People in Victoria have been without trams, trains & Government buses today, and have faced drastic restrictions on the use of gas and electricity because of a strike by State Government employees.
People in Victoria have been without trams, trains & Government buses today, and have faced drastic restrictions on the use of gas and electricity because of a strike by State Government employees. And they face another day of the same. It's estimated that about 80,000-employees are directly affected by the strike and about 300,000-workers in private industry have had to be stood down because of the power restrictions. Although strict power cuts are in force, the State Electricity Commission in Victoria complained that many householders were not obeying them. The Commission's Chairman said that one in every three households had not switched off hot water services. But in other ways, the people in Victoria seem to cope with the strike.
The sign said "Walk", but Melbourne workers didn't have to be told - many had no other way of getting to their jobs. This morning, the streets of the Victorian capital were packed with people determined to beat the strike. They poured into the city on foot, in private cars, in taxis, commercial vehicles, on motor cycles and on bicycles. Many motorists stopped to give pedestrians a lift to work.
Main leading into Melbourne were jammed with motor vehicles of all descriptions. Police said traffic was four to five times heavier than usual, but it moved smoothly, partly because there were no trams operating. Many side roads moved more slowly than main roads, probably because some motorists were looking for short cuts. Traffic were sorted out quickly. The gates of Flinders Street Station were locked and thousands who normally used Victoria's suburban railway service had to find another way to get to work. The normal hustle and bustle of the station was replaced by an unnatural quiet.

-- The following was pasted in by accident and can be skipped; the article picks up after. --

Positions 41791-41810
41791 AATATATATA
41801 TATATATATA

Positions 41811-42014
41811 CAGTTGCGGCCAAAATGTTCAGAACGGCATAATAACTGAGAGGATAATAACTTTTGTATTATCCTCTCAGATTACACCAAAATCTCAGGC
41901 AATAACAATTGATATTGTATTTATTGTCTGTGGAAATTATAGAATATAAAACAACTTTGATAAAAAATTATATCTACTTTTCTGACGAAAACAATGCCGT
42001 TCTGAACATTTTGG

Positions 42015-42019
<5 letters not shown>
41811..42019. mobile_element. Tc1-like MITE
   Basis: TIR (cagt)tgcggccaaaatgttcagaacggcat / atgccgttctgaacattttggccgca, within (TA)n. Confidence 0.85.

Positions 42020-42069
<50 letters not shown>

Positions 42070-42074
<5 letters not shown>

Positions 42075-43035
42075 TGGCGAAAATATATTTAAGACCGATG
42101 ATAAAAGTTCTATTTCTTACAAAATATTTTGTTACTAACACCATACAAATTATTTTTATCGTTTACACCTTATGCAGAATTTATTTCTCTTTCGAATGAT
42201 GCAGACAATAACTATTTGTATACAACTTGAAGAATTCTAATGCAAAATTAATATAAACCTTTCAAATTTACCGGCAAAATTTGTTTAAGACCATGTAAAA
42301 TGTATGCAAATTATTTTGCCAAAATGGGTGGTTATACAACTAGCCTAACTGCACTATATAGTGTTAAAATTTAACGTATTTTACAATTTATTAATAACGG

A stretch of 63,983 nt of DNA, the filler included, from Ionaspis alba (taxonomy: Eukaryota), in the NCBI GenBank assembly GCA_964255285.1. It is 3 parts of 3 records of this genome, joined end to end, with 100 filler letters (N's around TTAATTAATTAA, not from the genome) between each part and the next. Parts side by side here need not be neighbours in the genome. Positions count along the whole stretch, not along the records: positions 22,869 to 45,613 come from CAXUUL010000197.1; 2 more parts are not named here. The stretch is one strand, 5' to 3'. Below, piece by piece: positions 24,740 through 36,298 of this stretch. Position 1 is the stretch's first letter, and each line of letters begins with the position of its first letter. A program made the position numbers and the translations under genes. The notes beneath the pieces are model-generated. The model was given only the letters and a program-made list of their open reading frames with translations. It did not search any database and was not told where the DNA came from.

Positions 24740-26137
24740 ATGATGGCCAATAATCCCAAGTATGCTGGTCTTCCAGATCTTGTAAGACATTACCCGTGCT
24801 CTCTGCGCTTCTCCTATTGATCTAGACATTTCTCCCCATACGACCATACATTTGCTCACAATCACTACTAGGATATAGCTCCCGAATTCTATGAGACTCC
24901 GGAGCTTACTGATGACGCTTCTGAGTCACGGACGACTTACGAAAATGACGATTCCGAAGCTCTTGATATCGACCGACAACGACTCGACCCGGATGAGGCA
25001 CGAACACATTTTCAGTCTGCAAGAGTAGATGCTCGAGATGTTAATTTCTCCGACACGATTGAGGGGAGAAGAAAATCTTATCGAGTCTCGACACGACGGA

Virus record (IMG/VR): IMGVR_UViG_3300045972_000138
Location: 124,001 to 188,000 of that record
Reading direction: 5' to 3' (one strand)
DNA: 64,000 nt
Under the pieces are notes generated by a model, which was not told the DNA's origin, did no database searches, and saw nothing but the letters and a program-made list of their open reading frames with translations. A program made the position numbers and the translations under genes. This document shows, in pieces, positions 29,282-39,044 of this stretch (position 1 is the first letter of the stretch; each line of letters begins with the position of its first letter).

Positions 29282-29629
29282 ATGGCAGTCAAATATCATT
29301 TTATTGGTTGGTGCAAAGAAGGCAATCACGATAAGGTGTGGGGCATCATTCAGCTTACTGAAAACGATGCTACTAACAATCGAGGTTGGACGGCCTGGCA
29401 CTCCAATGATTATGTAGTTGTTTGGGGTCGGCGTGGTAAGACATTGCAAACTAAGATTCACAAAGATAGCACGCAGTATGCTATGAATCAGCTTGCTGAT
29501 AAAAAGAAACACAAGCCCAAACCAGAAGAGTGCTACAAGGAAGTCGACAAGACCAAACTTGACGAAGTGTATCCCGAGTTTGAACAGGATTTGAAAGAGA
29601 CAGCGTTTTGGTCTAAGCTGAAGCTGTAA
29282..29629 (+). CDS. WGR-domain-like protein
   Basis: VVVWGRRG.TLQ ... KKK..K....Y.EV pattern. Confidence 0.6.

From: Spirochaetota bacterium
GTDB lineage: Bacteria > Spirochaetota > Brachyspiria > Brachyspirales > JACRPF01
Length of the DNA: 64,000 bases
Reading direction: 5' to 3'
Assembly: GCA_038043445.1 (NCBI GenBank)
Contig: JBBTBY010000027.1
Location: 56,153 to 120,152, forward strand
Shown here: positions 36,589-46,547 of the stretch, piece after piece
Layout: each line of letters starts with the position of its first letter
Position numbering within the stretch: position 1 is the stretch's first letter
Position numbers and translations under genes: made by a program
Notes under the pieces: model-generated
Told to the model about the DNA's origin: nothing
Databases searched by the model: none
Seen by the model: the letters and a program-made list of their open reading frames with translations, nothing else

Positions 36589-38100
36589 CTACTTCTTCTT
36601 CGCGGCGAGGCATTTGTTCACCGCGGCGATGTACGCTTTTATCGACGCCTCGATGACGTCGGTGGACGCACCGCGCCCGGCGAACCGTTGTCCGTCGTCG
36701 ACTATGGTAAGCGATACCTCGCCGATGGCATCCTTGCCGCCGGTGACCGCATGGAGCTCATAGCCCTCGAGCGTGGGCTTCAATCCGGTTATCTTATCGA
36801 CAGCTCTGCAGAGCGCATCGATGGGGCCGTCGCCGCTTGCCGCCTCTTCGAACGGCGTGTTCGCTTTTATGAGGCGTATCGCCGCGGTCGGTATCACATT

Because the trams were off the roads, Melbourne seemed quieter than usual today. And it will be even quieter in the city tonight. Candles will be burning in many homes as people obey a call to restrict the use of electricity. Most homes are without hot water. Only half the normal power supply will be available in Melbourne tonight.
The strikers held a mass meeting in the suburb of Richmond this morning, but only about 250-turned up. The strikers are claiming an extra week's annual leave to give them four weeks in all. The rest of the community has three weeks.